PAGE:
U.S. Markets closed

World stocks slightly up, Nikkei down as yen gains

Pamela Sampson, AP Business Writer

Men wait for a signal to change in front of an electronic stock indicator in Tokyo, Japan, Tuesday, April 2, 2013. A slowdown in U.S. factory production sent Asian stock markets lower Tuesday, while Japan's Nikkei slipped as the yen rose against the dollar. (AP Photo/Shizuo Kambayashi)

BANGKOK (AP) -- Asian stock markets vacillated Tuesday after a slight slowdown in U.S. manufacturing growth, but European stocks rose as traders expected to see encouraging data from the world's No. 1 economy later in the day.

The U.S. Commerce Department will release factory orders for February later Tuesday. Chris Weston of IG Markets in Melbourne said the results "could put some positive sentiment back into the market" after U.S. manufacturing expanded more slowly in March than February.

Britain's FTSE 100 rose 0.6 percent to 6,452.84. Germany's DAX advanced 0.6 percent to 7,841.93. France's CAC-40 rose 0.5 percent to 3,749.31. Wall Street also appeared headed for a session of gains, with Dow Jones industrial futures rising 0.3 percent to 14,531. S&P 500 futures gained 0.3 percent to 1,560.60.

Earlier, Japan's Nikkei 225 tumbled 1.1 percent to close at 12,003.43 as the yen's recent weakness reversed course. A stronger currency makes products sold abroad more expensive, a hardship for Japan's export-dependent economy.

Analysts said, however, that the new government in Japan, with its new plan of attack to right the country's economy, has lifted business optimism. A survey released by the Bank of Japan on Monday showed an improvement in business sentiment, although it was smaller than expected.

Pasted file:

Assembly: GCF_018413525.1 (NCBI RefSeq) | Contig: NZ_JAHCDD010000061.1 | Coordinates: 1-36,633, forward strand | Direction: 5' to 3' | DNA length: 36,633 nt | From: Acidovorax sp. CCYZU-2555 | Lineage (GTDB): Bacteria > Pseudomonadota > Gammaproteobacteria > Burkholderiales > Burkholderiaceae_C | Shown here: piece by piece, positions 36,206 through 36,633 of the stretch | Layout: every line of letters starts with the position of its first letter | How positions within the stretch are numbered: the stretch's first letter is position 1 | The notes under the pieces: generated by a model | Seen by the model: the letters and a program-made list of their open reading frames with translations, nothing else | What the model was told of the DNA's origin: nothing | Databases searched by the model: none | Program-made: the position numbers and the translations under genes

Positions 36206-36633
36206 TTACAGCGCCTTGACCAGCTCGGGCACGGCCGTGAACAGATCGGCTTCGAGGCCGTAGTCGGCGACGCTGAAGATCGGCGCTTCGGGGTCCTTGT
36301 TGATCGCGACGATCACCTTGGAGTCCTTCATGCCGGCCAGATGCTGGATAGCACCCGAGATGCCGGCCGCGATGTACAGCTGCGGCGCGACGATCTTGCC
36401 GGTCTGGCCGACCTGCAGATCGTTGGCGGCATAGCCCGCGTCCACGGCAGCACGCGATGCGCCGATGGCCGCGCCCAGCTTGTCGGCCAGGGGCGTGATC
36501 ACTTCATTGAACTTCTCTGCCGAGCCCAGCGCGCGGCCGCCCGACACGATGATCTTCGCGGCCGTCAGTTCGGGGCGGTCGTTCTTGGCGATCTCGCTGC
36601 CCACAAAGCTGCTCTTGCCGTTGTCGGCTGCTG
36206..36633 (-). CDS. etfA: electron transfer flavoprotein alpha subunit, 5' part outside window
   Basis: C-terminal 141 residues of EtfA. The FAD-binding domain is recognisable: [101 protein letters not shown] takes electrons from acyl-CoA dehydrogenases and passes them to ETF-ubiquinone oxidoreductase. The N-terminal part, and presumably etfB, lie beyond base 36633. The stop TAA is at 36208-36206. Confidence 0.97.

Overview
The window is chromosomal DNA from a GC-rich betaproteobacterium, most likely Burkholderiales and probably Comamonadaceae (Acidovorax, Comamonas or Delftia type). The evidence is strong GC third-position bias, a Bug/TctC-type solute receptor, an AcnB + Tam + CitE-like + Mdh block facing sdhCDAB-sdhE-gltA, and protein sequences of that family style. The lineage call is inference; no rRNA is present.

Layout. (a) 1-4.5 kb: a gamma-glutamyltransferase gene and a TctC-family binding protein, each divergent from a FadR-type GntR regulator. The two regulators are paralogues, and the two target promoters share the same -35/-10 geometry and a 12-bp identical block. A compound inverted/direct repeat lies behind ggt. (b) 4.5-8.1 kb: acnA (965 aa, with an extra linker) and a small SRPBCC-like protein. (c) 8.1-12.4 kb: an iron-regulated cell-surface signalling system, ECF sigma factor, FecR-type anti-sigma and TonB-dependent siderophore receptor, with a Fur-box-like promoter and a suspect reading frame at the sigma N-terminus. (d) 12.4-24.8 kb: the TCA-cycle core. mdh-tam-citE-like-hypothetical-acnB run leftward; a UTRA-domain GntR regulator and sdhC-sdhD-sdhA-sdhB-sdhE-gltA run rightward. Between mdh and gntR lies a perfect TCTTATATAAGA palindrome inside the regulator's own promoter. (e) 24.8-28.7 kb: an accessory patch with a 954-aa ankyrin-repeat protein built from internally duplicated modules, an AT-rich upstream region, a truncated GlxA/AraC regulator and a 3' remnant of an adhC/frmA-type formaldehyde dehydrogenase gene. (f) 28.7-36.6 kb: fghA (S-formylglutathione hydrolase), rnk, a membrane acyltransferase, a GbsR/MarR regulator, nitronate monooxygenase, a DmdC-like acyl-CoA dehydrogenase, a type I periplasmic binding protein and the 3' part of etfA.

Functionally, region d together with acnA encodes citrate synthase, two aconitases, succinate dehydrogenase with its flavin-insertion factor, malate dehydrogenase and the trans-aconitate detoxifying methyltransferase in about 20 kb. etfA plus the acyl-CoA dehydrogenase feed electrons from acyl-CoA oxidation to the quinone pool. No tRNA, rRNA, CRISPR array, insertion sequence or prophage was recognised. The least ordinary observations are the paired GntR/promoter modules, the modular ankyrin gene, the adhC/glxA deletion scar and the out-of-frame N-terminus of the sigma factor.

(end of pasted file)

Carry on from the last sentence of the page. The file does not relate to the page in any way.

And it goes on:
"The economy is improving, albeit slowly, and the mood has been lifted by the assertive and coordinated economic plan of the new government," Moody's Analytics said in a market commentary.

Hong Kong's Hang Seng closed 0.3 percent higher at 22,367.82.

"There are still some uncertainties out there," said Linus Yip, strategist at First Shanghai Securities in Hong Kong. "Right now my concern is the overall market is not too stable at the current level."

One factor contributing to market jitters, Yip said, was the dire debt situation in the weaker euro economies. The latest iteration of the crisis came Monday, when Cyprus was granted more time to reach its budget surplus target since the country's growth is likely to slow as a result of the drastic shrinking of its finance industry.

Australia's S&P/ASX 200 advanced 0.4 percent to 4,985.50. South Korea's Kospi opened higher but then gave up its gains by midday. It was 0.5 percent down at 1,986.15. Benchmarks in mainland China, the Philippines and New Zealand also fell.

Among individual stocks, Australia's Dart Energy Ltd. plunged nearly 44 percent after announcing major restructuring and cost-cutting after tighter government restrictions on coal seam gas projects.

Benchmark oil for May delivery was down 15 cents to $96.93 per barrel in electronic trading on the New York Mercantile Exchange. The contract fell 16 cents to close at $97.07 a barrel on the Nymex on Monday.

In currencies, the euro rose to $1.2833 from $1.2804 late Monday in New York. The dollar fell to 93.07 yen from 94.22 yen.


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